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Comment Re:Gravity waves, really? (Score 5, Informative) 50

This is not the cosmological kind of gravity waves (the ones we are building complex detectors for that have been in the news during the last few years) but a much more down to earth, I mean Mars, weather phenomenon. Happens on earth all the time, not really that special. Probably only made the news because of confusion with the other kind of GW,

Comment Re: Why do you believe that? (Score 2) 456

So you would prefer just one word for "parent" without even being able to specify father or mother?!

You don't have to memorize the gender of a cucumber. The female ending "ino" only exists to allow you to explicitly specify the gender.

The only thing I see wrong in this regard, is that words are male by default, and the female version is a variant. It would be better to have a neutral version for the default, and then both male and female variants if you specifically want to mention the gender.

Comment Re: Why do you believe that? (Score 0) 456

No. I had Latin in school, it's nothing al all like Esperanto.

Latin has many different conjugations and declensions, loads of ambiguities, irregularities, etcetera. After 6 years in school I still couldn't read a Latin text without thoroughly eximining it first to figure out which parts of the multi-line sentences went with which other parts, and which of many different uses of the same word was intended.

In Esperanto, a teacher can give you your first half day course and then tell you a story in Esperanto that you undestand completely. It really is extremely simple. All verbs are regular, all rules are consistent with practically no exceptions. Vocabulary is very limited, with a fixed list of sounds that can be added together to build on existing words.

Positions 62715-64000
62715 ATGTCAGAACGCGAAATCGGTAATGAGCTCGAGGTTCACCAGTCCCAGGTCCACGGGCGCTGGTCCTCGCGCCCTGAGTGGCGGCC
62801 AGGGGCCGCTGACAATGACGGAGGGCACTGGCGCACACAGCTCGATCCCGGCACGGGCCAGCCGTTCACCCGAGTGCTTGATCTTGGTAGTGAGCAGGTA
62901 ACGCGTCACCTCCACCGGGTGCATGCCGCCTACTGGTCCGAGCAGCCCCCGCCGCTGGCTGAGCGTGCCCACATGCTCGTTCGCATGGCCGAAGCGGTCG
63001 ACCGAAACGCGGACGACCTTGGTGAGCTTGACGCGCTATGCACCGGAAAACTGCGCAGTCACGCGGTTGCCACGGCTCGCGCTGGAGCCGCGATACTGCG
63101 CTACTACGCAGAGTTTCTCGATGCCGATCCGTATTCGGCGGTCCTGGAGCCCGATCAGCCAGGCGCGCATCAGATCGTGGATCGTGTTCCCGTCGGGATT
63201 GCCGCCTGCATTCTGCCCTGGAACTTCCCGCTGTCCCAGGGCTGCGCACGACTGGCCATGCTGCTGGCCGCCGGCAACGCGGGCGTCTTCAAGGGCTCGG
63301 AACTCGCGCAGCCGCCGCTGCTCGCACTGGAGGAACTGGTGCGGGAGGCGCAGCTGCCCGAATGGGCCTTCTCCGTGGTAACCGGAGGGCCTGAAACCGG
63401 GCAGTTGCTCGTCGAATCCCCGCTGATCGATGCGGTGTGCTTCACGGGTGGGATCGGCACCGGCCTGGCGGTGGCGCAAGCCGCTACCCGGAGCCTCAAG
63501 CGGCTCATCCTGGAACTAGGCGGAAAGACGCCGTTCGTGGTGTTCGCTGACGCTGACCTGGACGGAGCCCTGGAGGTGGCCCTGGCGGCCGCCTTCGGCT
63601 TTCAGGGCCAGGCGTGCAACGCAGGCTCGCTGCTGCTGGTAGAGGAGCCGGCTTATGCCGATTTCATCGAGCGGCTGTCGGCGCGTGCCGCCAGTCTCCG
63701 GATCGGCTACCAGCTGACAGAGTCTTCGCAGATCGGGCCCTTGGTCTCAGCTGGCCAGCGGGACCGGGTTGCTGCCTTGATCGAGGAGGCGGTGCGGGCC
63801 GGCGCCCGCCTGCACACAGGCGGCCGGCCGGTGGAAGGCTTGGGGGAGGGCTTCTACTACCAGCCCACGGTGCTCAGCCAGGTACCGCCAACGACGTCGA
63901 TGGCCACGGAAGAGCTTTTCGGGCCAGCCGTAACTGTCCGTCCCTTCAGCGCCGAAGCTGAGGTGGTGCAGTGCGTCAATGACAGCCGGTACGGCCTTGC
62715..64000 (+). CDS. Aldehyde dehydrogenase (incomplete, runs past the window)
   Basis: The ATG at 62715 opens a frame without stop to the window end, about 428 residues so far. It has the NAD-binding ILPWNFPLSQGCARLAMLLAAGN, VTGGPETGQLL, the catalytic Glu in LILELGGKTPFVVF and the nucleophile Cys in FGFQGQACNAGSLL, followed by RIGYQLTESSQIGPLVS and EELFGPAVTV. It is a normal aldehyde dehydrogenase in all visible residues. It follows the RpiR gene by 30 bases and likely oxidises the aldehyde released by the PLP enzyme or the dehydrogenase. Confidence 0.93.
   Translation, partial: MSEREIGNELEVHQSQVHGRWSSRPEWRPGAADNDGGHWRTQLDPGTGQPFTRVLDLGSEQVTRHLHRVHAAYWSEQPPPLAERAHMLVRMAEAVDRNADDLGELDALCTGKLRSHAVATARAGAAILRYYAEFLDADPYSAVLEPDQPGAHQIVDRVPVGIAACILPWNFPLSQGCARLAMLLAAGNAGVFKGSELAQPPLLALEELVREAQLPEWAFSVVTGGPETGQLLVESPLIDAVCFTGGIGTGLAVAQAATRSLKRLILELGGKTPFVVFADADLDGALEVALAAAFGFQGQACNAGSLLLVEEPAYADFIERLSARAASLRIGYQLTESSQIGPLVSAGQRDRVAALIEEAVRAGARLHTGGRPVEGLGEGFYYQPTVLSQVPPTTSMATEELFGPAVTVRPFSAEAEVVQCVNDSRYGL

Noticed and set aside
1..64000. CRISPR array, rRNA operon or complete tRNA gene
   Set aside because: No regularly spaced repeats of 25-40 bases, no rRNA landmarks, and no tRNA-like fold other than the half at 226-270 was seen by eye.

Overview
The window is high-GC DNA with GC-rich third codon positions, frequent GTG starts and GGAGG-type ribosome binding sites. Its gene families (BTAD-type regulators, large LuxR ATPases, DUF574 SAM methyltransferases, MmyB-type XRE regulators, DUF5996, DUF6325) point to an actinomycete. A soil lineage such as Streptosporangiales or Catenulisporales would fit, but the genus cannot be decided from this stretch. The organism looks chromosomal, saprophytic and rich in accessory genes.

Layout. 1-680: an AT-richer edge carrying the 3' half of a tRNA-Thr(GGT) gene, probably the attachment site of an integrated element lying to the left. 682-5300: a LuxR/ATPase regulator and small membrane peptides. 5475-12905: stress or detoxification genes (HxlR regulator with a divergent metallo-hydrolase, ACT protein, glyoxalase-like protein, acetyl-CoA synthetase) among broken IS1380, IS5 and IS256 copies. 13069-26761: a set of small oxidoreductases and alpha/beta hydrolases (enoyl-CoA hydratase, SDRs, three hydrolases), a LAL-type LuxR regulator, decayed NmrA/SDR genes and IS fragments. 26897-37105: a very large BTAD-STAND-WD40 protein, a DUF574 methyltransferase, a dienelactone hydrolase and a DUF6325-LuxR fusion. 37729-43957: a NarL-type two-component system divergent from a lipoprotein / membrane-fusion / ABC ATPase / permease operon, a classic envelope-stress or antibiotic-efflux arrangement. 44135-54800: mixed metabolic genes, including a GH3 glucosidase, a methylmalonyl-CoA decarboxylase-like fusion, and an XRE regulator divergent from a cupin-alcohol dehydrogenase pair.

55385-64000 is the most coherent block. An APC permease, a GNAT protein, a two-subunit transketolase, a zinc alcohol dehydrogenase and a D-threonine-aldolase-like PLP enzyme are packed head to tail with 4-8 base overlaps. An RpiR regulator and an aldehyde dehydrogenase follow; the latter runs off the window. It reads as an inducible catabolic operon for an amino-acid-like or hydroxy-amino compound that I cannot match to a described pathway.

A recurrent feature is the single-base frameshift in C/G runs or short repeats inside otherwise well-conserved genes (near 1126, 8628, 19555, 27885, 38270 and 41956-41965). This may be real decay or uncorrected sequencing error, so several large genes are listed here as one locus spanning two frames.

For example, the language has no different words for mother and father. The word "patrino" (mother) is simply the female version of "patro" (father). A boy is "knabo", a girl is "knabino". Always the same, never a different word to learn.
To negate a word, just put "mal" in front of it. So "sana" (healthy) becomes "malsana" (sick). And a sick person is "malsanulo" because "ul" means "a person with that property". A hospital is "malsanulejo". And the head of the hospital would be "malsanulejestro".
To learn: "lerni". A school: "lernejo". The headmaster of the school: "lernejestro". Headmistress: "lernejestrino".

It really is the easiest language in the world.

Comment Re:not really a setback (Score 1) 73

Except for the detail that the price of the ETF goes up and down together with the price of bitcoin. Whenever there's a difference between the two, high frequency trading algorithms immediately start selling the more expensive one and buying the cheaper one. You'll have to get more creative than that. (Using derivatives, for example).

Comment Re:more than that (Score 1) 73

You can store bitcoins on your computer, then get malware and lose them all. Basically like storing money in a mattress.